Saturday, December 13, 2008

The Story of Inspiration: Audrey Hepburn and Ms. Wendt

I very rarely have an image of a specific person in mind when I write a character. If I base a character on a person, I usually base that character on myself--not in an autobiographical way, but my main character usually has my outlook on life or a particular interest, etc.

With this last manuscript, there was one character who did have a specific inspiration. Ms. Wendt--the witchy teacher of the kids. And while her teaching style came pretty much from me, there was another inspiration for her:

How can anyone not be inspired by her?

When I thought about this character, the Audrey Hepburn inspiration came gradually. I didn't intend for it to happen. It started with description. I wanted a character who had an almost ethereal beauty, and since Audrey's always been my ideal, I described Ms. Wendt in that way. In my mind, she looked like this:

Audrey Hepburn in the movie Sabrina.

So, my description of Ms. Wendt ended up like this:
Although short, she stood up so straight that she seemed taller. Her close cropped hair framed her pixie face, but although she looked delicate, her eyes held a fierce flash that belied gentleness.
But although Ms. Wendt appears small and gentle (like Audrey), I wanted her to have an element of sadness and sorrow. And then I remembered this:

Breakfast is better with diamonds.

To me, this scene has always been one of the saddest scenes Audrey ever played--because it's sadness without words. You see her longing and sorrow in her face, her eyes, her movement--but she doesn't say it. This is the epitome of show, not tell. When writing Ms. Wendt, I really strove to show her sorrow long before she ever revealed why she was sad. It came out like this:
Belle watched her teacher's face pale for just a moment before her features froze into a perfect smiling mask. ...[later] Something—a look of sadness? Anger?—passed over Ms. Wendt's face.
During revisions, I became aware of how heavily I was using my image of Ms. Wendt as Audrey. I added this scene as a sort of homage to it all:
She looked just like Audrey Hepburn had in Breakfast at Tiffany's, at the beginning of the movie, when Audrey's character ate a bagel in front of the store window of Tiffany's jewelry store, and her stony face tried to hide a deep, almost painful longing for a life she would never, ever have.

In many ways, Audrey Hepburn grew to represent much more than just Ms. Wendt's physical appearance in the novel. In my revisions, I gave the main character, Belle, something of an Audrey Hepburn obsession. I did this for several reasons. By that point, I identified Ms. Wendt so closely with Audrey Hepburn that Belle's obsession with the actress gradually shifted to an obsession with Ms. Wendt--Belle originally wants to be like Audrey, then wants to be like Ms. Wendt. But Audrey represented for both of these characters certain attributes that they both (unconsciously) shared.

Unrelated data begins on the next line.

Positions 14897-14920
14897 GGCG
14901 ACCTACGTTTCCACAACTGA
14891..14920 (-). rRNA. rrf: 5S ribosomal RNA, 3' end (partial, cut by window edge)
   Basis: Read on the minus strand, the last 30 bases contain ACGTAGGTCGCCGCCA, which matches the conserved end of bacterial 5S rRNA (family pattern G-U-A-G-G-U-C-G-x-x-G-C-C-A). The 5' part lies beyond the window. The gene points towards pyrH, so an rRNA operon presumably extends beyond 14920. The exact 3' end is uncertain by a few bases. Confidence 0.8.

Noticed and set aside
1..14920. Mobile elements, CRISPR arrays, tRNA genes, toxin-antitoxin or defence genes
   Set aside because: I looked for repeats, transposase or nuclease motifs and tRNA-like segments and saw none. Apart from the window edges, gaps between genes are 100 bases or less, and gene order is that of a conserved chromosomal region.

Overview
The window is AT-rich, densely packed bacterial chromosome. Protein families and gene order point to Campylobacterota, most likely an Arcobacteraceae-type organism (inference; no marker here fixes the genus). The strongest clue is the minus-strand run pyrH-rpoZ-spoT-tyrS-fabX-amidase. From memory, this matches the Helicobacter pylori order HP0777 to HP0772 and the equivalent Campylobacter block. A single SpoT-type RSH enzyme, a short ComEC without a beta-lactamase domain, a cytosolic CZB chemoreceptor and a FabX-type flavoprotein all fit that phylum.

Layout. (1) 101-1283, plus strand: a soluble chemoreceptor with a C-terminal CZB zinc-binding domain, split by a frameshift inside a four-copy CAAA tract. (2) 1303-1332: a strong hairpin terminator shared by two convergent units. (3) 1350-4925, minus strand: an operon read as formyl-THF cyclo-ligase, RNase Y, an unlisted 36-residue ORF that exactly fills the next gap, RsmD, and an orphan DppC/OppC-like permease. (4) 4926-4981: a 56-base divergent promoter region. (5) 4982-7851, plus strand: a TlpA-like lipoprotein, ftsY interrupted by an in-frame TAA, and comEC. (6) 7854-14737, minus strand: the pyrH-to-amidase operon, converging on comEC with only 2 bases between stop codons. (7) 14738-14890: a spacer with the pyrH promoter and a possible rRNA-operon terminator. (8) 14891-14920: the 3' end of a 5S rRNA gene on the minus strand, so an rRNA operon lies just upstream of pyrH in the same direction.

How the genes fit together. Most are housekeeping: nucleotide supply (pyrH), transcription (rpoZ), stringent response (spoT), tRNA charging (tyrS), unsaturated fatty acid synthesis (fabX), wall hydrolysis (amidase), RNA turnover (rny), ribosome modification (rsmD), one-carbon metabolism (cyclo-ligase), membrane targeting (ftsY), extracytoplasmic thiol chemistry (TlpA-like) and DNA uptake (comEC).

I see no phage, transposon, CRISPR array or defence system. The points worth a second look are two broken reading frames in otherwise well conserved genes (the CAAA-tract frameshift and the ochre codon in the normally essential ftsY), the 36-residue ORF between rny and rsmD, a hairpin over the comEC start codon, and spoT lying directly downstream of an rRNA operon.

Being alone--Ms. Wendt and Belle both consider themselves solitary characters.

Although both Belle and Ms. Wendt feel alone, they also both have a sense of being surrounded by others.
Belle describes it as , "It was as if everyone else was flying, and she was slogging through water."

There is also a sense of giving up things for both characters. Ms. Wendt has given up freedom,
but Belle feels that she is giving up her chance of happiness and magic. There is a bit of the martyr in each.

And finally, each of the two feel a stoic sense of responsibility.
They do the right thing, even though it doesn't feel good.
They don't pretend it's easy or makes them happy--they just do it.

In the end, I don't think that many readers will pick up on how great an influence Audrey Hepburn as both a character and a person made on my work. It's subtle, but things from physical descriptions to motivation to attitude were all influenced to an extent by this amazing woman. This is how inspiration works best for me. If I had gone into the work trying to make Ms. Wendt be Audrey Hepburn or obviously linking together characters' internal attitude to her, I think the work would have been weaker. Because it developed gradually, naturally, it worked much better within my own writing.

So, how about you? What kinds of people/things/places inspire you?


PJ Hoover said...

Whoo! This is quite an inspiration!
For me inspiration comes from people I personally know most of the time! And songs. And places I want to go/have been!

Christina Farley said...

I just love Audrey. She truely was a princess. Very interesting to find out the inpiration for Ms. Wendt.

Bowman said...

I didn't know much about Audrey Hepburn, so I just read a bit about her. She had quite a rough life...

Unknown said...

PJ--Places usually inspire me much more than people. In fact, I'm planning a "places" inspiration post soon :)

Christina--Thanks! And I adore Audrey, too...she's just amazing to me.

Justus--She really was amazing. I touch (very briefly) on her real life in the end. Audrey's original goal in life was to be a prima ballerina. But because of her poor diet and restrictions on dance education during the rationing of WWII, she didn't get a chance to develop her ballerina body and had to give up her dream. Imagine that kind of disappoint--to know that the reason why you can't live out your dream is because you didn't get enough vitamins and healthy food during a war!!

Michelle D. Argyle said...

I just barely saw Breakfast at Tiffany's a few months ago. I watched it because I referenced it in a book I was writing. All I can say is wow. I've always liked Audrey Hepburn, but I love her now! She's amazing! I like the Audrey Hepburn movie, too.

Next on my list to read is Breakfast at Tiffany's by Truman Capote. Another favorite...